The SEE 2020 strategy targets deeper regional trade and investment linkages to support and export-led and FDI-driven type of growth in South East Europe trough policy efforts in its key dimensions.
South East Europe is committed to advancing from state of low activity and high social exclusion to a situation where benefits of growth are shared by all by undertaking concrete joint actions in employment and health.
South East Europe has the potential to build a new competitive edge, driven by knowledge and innovation and based on its human capital, which, together with innovative entrepreneurship shape the foundations, grounded on modern information and communications technologies, for advancement of creative industries.
Sustainable and accessible transport and energy infrastructure lead to a competitive economic base and a resource efficient economy.
Public governance is a key cross-cutting issue in the agenda of SEE 2020. The strategy sets ambitious targets for public governance from setting up transparent, well functioning and efficient administrations to the containment of corruption and major progress in instituting the rule of law.
The Regional Cooperation Council promotes mutual cooperation and European and Euro-Atlantic integration of South East Europe in order to inspire development in the region to benefit its people
A KICK-START TO STALLED ACCESSION?
Brussels, 9 December 2014: Balkan revival was the topic in Brussels’s Cercle Gaulois grand hall yesterday with Friends of Europe as the host. Guest speakers included the Prime Minister of Albania Edi Rama, MEPs Eduard Kukan and Andrej Plenkovic, the foreign minister of The Former Yugoslav Republic of Macedonia Nikola Poposki, Director General for Enlargement in the European Commission Christian Danielsson and the RCC Secretary General Goran Svilanovic.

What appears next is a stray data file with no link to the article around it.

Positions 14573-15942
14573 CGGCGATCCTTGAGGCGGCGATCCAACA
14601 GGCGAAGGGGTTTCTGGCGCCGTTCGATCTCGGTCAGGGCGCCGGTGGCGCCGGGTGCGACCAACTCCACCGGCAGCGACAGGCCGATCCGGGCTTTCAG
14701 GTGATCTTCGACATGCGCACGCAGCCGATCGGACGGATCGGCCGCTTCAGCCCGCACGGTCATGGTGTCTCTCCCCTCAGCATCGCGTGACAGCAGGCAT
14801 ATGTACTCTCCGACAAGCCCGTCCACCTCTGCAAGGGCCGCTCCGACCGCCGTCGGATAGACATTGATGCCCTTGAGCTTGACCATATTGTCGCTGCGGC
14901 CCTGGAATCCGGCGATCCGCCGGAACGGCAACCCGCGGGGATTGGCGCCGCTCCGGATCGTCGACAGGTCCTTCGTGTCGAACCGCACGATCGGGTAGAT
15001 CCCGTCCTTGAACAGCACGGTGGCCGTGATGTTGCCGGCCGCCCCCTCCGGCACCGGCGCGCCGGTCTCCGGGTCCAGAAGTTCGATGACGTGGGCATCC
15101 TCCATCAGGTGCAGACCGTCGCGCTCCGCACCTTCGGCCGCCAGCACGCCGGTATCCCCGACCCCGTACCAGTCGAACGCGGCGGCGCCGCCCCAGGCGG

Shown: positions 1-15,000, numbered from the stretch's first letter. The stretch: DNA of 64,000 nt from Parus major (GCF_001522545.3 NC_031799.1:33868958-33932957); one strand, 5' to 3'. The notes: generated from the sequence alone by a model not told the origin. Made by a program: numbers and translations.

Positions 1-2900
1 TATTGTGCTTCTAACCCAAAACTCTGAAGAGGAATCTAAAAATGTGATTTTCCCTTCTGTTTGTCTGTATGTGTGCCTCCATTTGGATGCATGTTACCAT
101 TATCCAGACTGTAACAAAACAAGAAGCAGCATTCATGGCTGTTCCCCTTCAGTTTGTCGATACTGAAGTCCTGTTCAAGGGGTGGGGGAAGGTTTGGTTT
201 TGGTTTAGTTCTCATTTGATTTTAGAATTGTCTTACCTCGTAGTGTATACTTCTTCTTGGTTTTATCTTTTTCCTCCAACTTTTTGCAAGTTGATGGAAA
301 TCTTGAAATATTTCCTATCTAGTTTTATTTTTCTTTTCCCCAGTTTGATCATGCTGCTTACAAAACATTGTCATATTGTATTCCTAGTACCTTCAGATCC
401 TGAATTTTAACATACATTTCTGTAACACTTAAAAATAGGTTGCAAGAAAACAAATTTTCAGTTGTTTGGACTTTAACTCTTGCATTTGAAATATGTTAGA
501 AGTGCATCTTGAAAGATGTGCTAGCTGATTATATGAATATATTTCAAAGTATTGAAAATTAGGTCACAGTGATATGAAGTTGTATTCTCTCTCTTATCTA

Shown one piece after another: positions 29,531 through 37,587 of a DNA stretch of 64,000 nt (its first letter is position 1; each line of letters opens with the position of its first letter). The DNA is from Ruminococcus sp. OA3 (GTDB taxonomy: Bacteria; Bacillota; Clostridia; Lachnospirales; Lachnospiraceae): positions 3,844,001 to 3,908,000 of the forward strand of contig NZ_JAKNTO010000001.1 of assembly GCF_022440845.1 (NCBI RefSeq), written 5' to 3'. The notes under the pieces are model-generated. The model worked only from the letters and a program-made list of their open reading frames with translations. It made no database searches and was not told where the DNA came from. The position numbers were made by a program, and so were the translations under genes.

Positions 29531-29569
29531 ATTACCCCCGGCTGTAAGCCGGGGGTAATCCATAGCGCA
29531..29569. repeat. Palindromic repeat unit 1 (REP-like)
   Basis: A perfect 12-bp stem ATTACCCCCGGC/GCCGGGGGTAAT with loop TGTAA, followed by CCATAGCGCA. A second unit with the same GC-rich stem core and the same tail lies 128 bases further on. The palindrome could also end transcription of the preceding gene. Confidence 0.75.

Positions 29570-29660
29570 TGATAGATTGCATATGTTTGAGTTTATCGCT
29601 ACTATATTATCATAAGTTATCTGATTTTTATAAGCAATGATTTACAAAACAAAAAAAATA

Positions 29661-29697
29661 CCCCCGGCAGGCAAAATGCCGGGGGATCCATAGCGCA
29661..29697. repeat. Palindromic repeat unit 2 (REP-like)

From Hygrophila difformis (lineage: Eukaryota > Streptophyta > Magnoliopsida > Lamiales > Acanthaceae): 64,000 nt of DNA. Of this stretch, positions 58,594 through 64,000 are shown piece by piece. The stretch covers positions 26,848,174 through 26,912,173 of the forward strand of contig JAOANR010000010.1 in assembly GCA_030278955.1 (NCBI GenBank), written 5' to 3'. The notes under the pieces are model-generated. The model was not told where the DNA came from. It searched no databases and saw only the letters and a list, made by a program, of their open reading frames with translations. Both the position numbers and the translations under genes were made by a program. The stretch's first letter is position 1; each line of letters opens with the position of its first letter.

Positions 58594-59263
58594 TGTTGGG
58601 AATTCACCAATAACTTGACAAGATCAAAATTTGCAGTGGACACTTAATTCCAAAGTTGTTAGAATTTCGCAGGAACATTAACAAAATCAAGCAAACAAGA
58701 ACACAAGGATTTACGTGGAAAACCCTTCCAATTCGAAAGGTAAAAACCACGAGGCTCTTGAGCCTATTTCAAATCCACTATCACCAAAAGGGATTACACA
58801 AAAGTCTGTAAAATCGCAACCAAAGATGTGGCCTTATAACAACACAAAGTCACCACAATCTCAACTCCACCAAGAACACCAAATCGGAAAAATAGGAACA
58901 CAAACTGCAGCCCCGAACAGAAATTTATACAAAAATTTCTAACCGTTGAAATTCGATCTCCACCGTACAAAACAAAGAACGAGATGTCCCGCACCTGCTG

The focus was on whether there is a Western Balkans Agenda in the 2015-2020 period and if the glass was half empty or half full when it comes to the economic development of the region. The one common denominator that all speakers shared was the importance of regional cooperation in the accession process and the necessity for the process to continue despite the fact that the new European Commission made it perfectly clear there will not be another round of enlargement during its current mandate. The process is what matters both for the EU and the aspiring member states. The process is one of change and as such never easy, and yet it is a necessity which the EU hopefuls need to pursue vigorously.
RCC’s Goran Svilanovic said that regional cooperation is not backsliding, on the contrary, there is a growing awareness of just how small the West Balkans components were and that it is only through joint efforts that we can make a mark for ourselves both as a market and an exporter. Svilanovic emphasised that the region needs to persuade not just the EU politicians that we deserve membership, but also the EU population at large. To achieve that, Svilanovic said, “we need to be more like them, we need to boost our growth and economic wellbeing. We can not and should not be the poor relatives begging for the crumbs, but family members who deserve a seat at the table because they are good enough to claim it."
Regional Cooperation Council (RCC) Secretariat
Trg Bosne i Hercegovine 1/V
Bosnia and Herzegovina
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